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Deaths in Renfrew County highlight risks of shovelling snow


Shovelling snow is a regular part of Canadian winters, but it can also be dangerous.

Last Saturday's snowstorm proved to be deadly in Renfrew County, with two individuals dying from cardiac arrest after shovelling heavy, wet snow.

Devon Dean with Renfrew County Paramedics said on Saturday one of them was a man out shovelling some residential sidewalks near a business who collapsed.

In Ottawa, paramedics responded to a man suffering a cardiac arrest in Manotick. Marc-Antoine Deschamps with Ottawa Paramedics said, "On Saturday morning, around 9:20, paramedics responded to Manotick after a male cleaning his driveway with a snowblower was found in cardiac arrest by his neighbour."

Paramedics successfully revived the man, rushing him to the hospital in critical condition. Shoveling snow, especially for individuals with heart conditions, can be dangerous.

University of Ottawa Heart Institute physiotherapist Marc Laflamme says, "Every year, with the first snowfall or subsequent snowfalls, the Heart Institute is a very, very busy place."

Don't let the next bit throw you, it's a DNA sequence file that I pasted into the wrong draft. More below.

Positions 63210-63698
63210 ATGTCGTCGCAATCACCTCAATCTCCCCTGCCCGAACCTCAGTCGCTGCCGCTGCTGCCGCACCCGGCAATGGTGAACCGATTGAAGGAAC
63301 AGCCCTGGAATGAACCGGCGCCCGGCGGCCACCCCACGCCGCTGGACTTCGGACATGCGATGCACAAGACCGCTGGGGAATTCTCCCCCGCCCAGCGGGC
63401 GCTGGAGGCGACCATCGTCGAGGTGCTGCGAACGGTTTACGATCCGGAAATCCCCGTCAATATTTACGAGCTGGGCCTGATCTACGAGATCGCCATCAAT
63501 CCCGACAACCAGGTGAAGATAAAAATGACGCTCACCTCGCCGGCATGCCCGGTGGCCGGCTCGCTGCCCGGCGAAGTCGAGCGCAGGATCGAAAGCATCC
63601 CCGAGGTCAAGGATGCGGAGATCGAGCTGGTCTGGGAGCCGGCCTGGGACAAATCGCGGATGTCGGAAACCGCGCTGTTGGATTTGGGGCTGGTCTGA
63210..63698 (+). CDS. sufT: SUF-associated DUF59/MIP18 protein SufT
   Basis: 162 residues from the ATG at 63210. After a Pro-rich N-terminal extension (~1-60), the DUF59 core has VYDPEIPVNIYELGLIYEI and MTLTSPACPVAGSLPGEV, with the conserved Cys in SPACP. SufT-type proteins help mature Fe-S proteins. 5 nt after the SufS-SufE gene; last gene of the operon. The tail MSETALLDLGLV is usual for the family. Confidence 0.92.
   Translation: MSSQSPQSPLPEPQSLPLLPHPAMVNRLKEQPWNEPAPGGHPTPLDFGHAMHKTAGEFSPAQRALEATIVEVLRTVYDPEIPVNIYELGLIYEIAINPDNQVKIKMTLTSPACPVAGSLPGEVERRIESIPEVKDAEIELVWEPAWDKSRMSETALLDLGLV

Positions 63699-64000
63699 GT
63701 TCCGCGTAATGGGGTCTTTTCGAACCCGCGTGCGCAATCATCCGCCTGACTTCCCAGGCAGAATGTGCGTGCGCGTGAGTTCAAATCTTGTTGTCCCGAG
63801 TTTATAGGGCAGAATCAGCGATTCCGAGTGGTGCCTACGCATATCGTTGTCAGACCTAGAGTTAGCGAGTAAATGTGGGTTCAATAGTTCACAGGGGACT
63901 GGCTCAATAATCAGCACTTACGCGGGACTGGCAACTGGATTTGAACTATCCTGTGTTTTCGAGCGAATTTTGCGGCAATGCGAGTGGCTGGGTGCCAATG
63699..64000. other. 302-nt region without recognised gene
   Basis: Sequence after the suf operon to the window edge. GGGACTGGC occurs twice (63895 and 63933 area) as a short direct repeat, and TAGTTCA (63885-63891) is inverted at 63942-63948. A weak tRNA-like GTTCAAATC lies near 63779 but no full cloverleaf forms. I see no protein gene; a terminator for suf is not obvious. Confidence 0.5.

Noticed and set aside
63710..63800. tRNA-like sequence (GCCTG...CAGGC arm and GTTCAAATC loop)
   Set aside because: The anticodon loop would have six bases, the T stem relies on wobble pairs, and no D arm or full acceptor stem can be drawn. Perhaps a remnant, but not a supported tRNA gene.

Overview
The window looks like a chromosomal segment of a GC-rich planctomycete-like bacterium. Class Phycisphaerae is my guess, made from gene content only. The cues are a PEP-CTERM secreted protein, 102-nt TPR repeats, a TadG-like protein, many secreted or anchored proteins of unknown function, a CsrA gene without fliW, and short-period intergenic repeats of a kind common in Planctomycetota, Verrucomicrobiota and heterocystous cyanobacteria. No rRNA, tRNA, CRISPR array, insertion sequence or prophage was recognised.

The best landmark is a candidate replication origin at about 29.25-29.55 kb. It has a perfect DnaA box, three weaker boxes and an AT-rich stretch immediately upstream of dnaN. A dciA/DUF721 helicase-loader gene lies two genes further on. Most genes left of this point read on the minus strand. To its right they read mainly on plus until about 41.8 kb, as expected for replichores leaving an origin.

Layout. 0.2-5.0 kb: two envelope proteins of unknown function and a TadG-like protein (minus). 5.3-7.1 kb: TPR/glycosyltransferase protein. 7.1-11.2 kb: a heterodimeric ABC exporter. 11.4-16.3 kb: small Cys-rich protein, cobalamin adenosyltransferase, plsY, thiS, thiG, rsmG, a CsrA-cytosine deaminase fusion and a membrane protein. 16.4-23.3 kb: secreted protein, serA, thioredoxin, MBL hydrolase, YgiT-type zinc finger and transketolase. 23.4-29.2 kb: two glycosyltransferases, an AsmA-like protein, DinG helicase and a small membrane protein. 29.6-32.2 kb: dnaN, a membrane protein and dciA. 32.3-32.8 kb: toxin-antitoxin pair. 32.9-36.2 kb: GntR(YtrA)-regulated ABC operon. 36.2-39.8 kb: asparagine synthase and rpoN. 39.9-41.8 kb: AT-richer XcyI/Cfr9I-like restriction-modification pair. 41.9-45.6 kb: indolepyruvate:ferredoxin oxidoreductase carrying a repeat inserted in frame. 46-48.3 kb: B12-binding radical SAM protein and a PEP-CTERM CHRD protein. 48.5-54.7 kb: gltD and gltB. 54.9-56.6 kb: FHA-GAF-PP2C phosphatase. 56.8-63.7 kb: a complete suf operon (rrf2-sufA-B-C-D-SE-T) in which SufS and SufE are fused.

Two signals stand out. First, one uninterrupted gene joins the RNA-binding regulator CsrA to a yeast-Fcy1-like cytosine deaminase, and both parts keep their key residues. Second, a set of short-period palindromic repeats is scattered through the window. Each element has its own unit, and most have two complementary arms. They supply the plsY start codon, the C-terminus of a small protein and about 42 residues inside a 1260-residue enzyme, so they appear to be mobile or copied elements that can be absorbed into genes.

Experts advise using proper form while shovelling to prevent injury. Always bend at the knees, keeping the back as upright as possible. Use smaller shovels so that each scoop isn't as heavy.

Jean Maurice, an Ottawa resident, says Saturday's storm cleanup was challenging.

“I do take breaks,” says Maurice, “Like the last storm we had, it took me like three hours to clean."

A 2017 study by the Canadian Medical Association revealed that shovelling heavy snow can exceed 75 per cent of the maximum heart rate, increasing the risk, especially for older men.

Deschamps says if you feel any type of pain or pressure in the chest while shovelling, don’t wait to call for help.

"If at any time you start to experience chest pain or shortness of breath, you have to stop immediately and call 911."

 --With files from CTV News Ottawa's Dylan Dyson. Top Stories


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